Trade in spices and sugar took Venetian merchants all over the Mediterranean and as far as China.1 Alum, an important chemical in the dying of fabrics, and therefore an important ingredient in the cloth industry on which so many urban centres relied, was imported from Muslim territories and, with sugar, was by far the largest import to the European mainland until the 1460s, when it was discovered in the Papal States at Tolfa. By the fifteenth century the Venetians had established an efficient merchant navy of state-owned galleys, which made regular journeys in convoy throughout the Mediterranean, the Baltic and to Flanders and England. By the 1440s the state convoys left Venice twice a year to Syria and once a year to Tunis, Barbary, the Black Sea, the south of France, Spain, Beirut and Alexandria. Only one of these convoys left the Mediterranean for Flanders and England. In addition, a few pilgrim galleys also went from Venice to the Holy Land every year. The number of sailings does not seem high by modern standards but the size of the Venetian craft and their organisation in convoys meant that they were relatively secure against pirates and other perils. A disadvantage was that the large number of people they had to carry meant that they had to put into port regularly to pick up supplies, another important role for their colonies such as Crete, ideally placed en route for the eastern shores of the Mediterranean.
Venice’s trading partners affected not only the city’s economic prosperity but also its cultural identity, making it, as Paul Wood explains in this chapter, one of the most culturally diverse cities in Europe, a fact clearly depicted in many of its paintings. Cardinal Bessarion, who was from Trebizond on the Black Sea and called himself a ‘Greek’, wrote in the document giving his library to the city of Venice that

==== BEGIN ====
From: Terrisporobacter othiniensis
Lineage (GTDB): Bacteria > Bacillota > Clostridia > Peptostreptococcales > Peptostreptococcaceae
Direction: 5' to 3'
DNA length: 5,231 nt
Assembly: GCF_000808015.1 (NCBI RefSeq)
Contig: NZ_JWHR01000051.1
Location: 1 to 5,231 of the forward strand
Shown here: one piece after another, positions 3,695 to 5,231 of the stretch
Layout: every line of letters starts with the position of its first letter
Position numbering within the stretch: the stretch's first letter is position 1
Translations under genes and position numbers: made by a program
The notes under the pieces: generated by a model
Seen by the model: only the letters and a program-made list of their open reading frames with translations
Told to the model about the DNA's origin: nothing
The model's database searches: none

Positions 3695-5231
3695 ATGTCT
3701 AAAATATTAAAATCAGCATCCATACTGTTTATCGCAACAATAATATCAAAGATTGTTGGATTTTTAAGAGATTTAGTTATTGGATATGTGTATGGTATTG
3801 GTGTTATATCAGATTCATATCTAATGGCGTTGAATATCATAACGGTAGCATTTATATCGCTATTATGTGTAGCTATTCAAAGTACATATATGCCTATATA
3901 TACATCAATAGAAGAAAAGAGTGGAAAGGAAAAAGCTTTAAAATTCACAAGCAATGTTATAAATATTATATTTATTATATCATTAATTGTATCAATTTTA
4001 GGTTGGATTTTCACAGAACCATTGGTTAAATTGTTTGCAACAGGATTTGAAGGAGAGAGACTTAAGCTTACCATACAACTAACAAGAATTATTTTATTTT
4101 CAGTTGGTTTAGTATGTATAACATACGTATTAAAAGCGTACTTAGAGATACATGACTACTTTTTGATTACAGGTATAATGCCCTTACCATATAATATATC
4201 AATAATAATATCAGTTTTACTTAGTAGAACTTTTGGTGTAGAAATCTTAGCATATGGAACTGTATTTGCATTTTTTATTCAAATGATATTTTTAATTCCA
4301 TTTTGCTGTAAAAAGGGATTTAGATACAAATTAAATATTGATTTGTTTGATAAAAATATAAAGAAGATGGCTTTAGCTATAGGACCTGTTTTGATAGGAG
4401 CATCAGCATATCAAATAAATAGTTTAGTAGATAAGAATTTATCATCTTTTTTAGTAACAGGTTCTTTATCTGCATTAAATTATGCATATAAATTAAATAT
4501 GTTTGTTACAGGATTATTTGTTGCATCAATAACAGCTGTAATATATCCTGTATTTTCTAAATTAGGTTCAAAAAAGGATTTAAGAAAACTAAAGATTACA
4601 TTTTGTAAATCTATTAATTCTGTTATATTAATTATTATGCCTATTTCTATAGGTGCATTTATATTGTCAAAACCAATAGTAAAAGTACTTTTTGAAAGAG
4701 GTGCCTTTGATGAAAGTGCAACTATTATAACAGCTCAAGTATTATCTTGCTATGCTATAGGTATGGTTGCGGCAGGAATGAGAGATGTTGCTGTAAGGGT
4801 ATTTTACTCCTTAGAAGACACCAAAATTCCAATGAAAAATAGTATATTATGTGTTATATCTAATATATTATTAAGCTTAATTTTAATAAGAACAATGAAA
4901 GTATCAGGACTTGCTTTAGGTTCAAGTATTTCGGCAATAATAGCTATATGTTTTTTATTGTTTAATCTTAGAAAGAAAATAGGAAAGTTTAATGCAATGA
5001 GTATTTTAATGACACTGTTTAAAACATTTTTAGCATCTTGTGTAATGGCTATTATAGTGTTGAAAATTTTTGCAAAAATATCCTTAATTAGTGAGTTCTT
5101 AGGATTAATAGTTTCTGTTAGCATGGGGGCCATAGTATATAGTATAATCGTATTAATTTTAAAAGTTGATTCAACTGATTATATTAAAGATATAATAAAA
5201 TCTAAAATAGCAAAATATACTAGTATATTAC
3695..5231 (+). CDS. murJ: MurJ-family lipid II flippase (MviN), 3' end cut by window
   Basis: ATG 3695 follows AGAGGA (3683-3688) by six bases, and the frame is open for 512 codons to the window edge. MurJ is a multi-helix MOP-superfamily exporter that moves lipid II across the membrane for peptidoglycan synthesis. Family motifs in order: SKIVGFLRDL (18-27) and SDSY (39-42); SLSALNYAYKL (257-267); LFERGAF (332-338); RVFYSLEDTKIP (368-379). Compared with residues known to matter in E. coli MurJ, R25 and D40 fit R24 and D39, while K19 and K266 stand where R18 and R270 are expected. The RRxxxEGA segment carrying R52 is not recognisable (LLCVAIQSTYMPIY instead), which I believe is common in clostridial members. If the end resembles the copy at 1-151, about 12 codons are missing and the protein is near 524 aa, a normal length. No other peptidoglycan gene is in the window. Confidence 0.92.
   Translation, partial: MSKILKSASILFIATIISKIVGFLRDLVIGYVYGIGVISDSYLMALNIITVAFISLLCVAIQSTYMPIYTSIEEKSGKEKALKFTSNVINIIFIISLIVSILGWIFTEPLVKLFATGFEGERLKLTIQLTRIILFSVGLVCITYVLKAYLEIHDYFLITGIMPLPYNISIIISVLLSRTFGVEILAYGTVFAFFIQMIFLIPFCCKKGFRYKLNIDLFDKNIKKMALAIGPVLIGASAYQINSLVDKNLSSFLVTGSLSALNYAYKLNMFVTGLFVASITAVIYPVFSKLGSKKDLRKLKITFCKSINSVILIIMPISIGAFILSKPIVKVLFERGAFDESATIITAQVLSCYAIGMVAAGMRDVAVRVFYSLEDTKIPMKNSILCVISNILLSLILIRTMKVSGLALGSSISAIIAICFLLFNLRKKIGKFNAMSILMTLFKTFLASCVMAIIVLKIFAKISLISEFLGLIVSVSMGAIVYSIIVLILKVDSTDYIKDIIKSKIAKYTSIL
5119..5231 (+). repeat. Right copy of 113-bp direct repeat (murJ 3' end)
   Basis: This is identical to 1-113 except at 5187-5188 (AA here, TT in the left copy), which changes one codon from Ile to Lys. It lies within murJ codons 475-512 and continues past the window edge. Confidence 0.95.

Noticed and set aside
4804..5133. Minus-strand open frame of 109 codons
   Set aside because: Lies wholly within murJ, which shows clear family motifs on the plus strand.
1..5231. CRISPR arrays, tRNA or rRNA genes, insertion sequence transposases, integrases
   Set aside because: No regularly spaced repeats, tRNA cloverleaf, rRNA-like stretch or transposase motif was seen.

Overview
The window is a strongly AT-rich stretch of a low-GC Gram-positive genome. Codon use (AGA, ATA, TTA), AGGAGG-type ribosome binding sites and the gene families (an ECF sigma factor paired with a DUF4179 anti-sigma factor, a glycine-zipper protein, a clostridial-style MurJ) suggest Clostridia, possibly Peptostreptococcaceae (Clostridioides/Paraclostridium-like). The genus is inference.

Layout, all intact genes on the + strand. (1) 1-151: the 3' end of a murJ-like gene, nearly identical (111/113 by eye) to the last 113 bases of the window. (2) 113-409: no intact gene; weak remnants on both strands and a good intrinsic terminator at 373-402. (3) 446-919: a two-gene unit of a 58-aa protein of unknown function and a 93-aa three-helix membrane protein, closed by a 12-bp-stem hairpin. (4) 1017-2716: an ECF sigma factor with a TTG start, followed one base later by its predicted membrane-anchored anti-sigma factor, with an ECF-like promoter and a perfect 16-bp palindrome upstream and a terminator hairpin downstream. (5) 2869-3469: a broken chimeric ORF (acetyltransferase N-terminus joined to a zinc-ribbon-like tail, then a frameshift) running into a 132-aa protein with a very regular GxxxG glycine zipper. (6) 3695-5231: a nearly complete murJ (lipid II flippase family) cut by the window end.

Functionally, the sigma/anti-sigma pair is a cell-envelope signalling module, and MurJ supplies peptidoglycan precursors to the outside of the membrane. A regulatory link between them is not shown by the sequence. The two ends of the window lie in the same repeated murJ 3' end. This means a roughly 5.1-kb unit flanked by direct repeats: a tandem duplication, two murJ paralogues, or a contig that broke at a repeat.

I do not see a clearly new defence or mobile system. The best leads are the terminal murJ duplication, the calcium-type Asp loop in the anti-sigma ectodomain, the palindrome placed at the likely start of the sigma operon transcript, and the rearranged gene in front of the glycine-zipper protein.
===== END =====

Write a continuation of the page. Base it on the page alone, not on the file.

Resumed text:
no place is more suitable, or more appropriate for my fellow countrymen in particular. The peoples of almost the whole world come together in great numbers in your city, but especially the Greeks, whose first port of call as they sail from their own lands is Venice. They have besides a familiar relationship with you; when they put ashore at your city it seems that they are entering another Byzantium. 2
But as this course shows, the use of the term ‘the East’ to describe all cultures east of western Europe can be misleading, simply because it carries with it connotations of the ‘exotic other’ and ignores the fact that Byzantine/Orthodox Christian culture was very different from that of Islamic/Muslim culture.
In this course written by Paul Wood, the influence of the unique cultures of Orthodox Christians, Ottoman Turks and the Mamluk kingdom on Venetian art are discussed in turn. Non-Christian culture was nevertheless kept at arms-length. While Orthodox art demonstrably had fundamental effects on Venetian painting as it was influenced by the intense spirituality of Byzantine and post-Byzantine icons, contact with the Ottoman and Mamluk territories resulted in the more superficial appropriation of motifs, costumes or even the exotic animals the Venetian merchants, diplomats and artists saw on their travels and which are common features of Venetian art.
Carol M. Richardson